Author: David Son
Privacy and security on the web is a big deal to many consumers. They want to know that when they visit a brand’s website or mobile site that their data is used responsibly and protected. While that’s most often the case, there are other ways to protect consumers that don’t rely on faith in the good stewardship of visitor data. In fact, even well-meaning companies make mistakes, so it’s always a good idea to layer on security.
One way that can happen is by placing limitations related to first- and third-party cookies through browsers like Google Chrome and Apple Safari. I give an explanation of what cookies are in a related article that I recently published on Medium. In that article, I discuss how Adobe Target supports Chrome’s SameSite cookie policies, which are designed to protect the consumer’s data privacy. In this article, I want to explain how Apple is similarly providing protections through its ITP 2.1 and ITP 2.2 cookie policies.
What is ITP?
ITP, which stands for Intelligent Tracking Prevention, is Apple’s initiative to protect the privacy of Safari users. The first release of ITP in 2017 targeted the use of third-party cookies. In fact, Apple blocked third-party cookies in their entirety, causing a severe headache for ad tech and mar-tech companies because they often use third-party cookies to track users and collect user data.
Apple is now on the move to place limitations and restrictions on how first-party cookies are used within Safari. They released ITP 2.1 on February 21, 2019, and capped client-side cookies placed on the browser using the document.cookie API to expire in seven days. On April 24, 2019, they released ITP 2.2, which drastically reduced the seven-day expiry cap to an eye-popping one day.
We want you to understand how that affects you as an Adobe Target customer, and how we’re helping you mitigate that impact.
The impacts of ITP 2.1 and 2.2 releases on Adobe Target customers
Here’s how you may potentially experience that impact:
An increase of unique visitor counts. With the shortened cookie expiration window, you may see an increase of unique visitors coming from Safari browsers. If visitors revisit your domain after seven days in the case of ITP 2.1, or one day in the case of ITP 2.2, Adobe Target would be forced to place a new Target cookie on your domain in place of the expired one. The new Target cookie translates to a new unique visitor even though the visitor is the same.
Decreased lookback periods for Adobe Target tests. Visitor profiles for Adobe Target tests may have a decreased lookback period for decisioning. Target cookies are leveraged to identity a visitor and store user profile attributes for personalization. Given that Target cookies may expire in seven days or one, depending on whether ITP 2.1 or 2.2 is in use, the visitor profile data that was tied to the purged Target cookie can’t be used by Adobe Target for decisioning.
Determining if your current implementation of Adobe Target is impacted
Mitigating the impact on Adobe Target of ITP 2.1, 2.2, and future ITP releases
There’s no reason to have current and future ITP releases impact your Adobe Target implementation. Mitigate their impact by following these steps:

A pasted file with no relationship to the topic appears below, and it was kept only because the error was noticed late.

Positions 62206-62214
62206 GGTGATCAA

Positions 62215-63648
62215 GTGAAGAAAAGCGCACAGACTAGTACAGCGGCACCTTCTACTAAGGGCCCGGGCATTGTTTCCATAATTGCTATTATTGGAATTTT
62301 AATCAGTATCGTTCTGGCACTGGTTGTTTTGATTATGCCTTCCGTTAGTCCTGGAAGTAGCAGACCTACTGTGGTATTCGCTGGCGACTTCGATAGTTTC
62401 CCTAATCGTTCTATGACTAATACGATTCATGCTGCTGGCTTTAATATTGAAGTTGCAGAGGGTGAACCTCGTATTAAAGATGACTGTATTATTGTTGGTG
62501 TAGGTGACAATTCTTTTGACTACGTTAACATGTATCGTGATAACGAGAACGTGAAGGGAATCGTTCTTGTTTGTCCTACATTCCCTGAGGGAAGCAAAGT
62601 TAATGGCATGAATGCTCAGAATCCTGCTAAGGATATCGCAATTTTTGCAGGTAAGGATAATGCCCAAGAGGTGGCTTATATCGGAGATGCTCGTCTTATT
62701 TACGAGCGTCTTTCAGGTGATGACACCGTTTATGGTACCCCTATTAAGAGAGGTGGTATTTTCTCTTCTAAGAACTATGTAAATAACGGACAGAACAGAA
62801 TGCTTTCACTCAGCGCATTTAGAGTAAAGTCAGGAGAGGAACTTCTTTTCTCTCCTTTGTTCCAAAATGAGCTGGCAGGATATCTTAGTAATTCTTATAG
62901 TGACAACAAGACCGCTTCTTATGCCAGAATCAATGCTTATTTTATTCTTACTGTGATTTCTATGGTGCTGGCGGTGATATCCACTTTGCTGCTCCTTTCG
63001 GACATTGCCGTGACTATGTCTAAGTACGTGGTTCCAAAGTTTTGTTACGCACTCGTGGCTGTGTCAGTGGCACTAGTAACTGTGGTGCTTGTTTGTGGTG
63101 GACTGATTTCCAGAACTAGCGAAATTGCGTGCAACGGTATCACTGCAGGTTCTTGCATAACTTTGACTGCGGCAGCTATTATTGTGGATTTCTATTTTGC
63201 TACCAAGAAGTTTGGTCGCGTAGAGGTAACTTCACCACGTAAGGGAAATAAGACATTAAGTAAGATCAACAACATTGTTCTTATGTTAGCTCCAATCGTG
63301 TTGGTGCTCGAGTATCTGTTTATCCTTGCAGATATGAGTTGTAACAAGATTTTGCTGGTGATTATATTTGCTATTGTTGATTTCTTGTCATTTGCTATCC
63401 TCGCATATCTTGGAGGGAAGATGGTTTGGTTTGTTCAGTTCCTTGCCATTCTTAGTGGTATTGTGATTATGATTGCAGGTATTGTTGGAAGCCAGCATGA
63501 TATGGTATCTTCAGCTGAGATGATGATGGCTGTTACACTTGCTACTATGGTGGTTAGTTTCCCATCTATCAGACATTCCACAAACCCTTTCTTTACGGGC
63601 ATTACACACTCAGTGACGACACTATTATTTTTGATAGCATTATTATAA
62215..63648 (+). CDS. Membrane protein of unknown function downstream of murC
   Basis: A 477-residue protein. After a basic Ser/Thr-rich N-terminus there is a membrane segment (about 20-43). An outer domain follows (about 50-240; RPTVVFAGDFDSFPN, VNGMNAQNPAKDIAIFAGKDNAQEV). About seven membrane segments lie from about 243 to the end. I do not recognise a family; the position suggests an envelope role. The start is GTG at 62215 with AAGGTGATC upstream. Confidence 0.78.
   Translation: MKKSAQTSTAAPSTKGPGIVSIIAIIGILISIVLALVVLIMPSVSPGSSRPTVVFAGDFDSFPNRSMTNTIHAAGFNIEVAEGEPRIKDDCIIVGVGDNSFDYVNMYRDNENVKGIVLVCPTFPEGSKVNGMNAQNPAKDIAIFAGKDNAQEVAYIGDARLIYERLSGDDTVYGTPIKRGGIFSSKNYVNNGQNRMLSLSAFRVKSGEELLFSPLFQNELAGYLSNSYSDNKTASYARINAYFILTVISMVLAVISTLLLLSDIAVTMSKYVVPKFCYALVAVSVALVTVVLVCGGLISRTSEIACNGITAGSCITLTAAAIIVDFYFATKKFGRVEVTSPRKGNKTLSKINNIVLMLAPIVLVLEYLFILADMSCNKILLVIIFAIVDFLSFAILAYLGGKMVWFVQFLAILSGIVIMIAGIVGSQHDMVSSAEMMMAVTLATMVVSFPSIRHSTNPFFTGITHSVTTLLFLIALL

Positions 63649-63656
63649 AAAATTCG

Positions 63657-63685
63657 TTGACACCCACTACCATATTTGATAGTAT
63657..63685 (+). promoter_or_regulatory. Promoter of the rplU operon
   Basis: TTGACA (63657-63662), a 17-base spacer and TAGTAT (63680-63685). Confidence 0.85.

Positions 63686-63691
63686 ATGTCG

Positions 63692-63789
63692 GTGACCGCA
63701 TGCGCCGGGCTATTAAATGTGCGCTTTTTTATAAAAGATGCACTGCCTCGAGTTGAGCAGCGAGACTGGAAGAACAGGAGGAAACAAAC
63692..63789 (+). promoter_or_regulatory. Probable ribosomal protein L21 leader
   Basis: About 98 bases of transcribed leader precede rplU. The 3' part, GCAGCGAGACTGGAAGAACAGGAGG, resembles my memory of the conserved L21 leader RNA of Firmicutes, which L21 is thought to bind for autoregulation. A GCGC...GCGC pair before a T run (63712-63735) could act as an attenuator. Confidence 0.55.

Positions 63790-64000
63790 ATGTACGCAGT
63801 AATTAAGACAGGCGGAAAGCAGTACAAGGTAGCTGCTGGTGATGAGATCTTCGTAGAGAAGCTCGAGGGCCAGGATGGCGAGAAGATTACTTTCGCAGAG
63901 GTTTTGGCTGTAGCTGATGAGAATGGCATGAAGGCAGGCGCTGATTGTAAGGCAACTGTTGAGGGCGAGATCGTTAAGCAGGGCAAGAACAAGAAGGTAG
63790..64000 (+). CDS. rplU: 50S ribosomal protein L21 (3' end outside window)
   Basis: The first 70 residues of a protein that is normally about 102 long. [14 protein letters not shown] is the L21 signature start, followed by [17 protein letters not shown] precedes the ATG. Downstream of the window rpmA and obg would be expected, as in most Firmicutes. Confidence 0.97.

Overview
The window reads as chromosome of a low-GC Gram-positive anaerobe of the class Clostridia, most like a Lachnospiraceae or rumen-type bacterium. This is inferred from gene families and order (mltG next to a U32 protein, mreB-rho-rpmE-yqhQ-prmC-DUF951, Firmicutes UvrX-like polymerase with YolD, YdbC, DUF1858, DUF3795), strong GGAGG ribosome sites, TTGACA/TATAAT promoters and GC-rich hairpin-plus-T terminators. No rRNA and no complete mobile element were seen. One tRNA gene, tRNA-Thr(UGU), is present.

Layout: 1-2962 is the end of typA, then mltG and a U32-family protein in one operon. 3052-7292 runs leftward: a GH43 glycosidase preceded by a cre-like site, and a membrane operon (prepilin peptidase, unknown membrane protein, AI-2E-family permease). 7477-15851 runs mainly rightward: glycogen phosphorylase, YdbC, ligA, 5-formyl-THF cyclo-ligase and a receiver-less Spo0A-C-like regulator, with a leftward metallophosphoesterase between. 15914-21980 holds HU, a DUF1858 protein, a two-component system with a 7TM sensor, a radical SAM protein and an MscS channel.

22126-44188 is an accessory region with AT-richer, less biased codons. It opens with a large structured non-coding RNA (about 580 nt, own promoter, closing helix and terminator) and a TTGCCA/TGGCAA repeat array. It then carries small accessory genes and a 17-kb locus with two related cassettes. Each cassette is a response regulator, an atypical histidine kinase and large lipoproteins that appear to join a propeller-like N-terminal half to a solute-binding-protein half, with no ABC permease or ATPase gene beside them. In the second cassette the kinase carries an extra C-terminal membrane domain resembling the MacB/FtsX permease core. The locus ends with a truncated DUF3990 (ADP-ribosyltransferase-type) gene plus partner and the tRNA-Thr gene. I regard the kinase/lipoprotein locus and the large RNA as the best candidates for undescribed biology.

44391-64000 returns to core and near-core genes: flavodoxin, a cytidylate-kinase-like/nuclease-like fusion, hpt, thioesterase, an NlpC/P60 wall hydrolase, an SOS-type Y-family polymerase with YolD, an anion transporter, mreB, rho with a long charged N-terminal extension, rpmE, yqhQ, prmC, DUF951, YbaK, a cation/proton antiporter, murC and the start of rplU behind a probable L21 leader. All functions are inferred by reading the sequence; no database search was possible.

Step 1. Deploy the Experience Cloud ID (ECID) library to your pages
The Experience Cloud ID (ECID) library enables the people identification framework for Experience Cloud Core solutions and allows you to identify same site visitors and their data in different Experience Cloud solutions by assigning persistent and unique identifiers. Adobe will update the ECID library continuously to help you mitigate the impact of any ITP-related changes on your implementation. For ITP 2.1 and 2.2, you must use ECID library 4.3.0+ to mitigate any impacts.
Step 2. Leverage CNAME for either Adobe Analytics or Adobe Target. You don’t need to use CNAME for both Adobe Analytics and Adobe Target, but having both is recommended.
2.a Setting up a CNAME for Adobe Analytics
You can leverage the CNAME for Adobe Analytics and its managed certificate program. The certificate program lets you implement a first-party certificate for first-party cookies at no charge. If you are not leveraging the CNAME, talk with your account representative and enroll in the Adobe Managed Certificate Program to start the process.
Once completed, the tracking server name should be supplied to the ECID library when initializing the library using trackingServer or trackingServerSecure. This should match the trackingServer configuration in the Analytics configuration.
2.b Setting up a CNAME for Adobe Target
Adobe Target supports you and your customers in a more secure web
As strides are made to create a more secure web for consumers, Adobe Target is resolute in its commitment to delivering personalized experiences while meeting and exceeding the privacy expectations of your visitors and customers. Adobe Target has already announced support for Google’s SameSite Chrome Policies in addition to support for Apple’s ITP 2.1 and 2.2. As these policies and others continue to evolve to protect our consumers, Adobe Target will likewise continue to support these initiatives while helping our customers provide best-in-class personalized experiences to their customers.
Originally published: July 22, 2019
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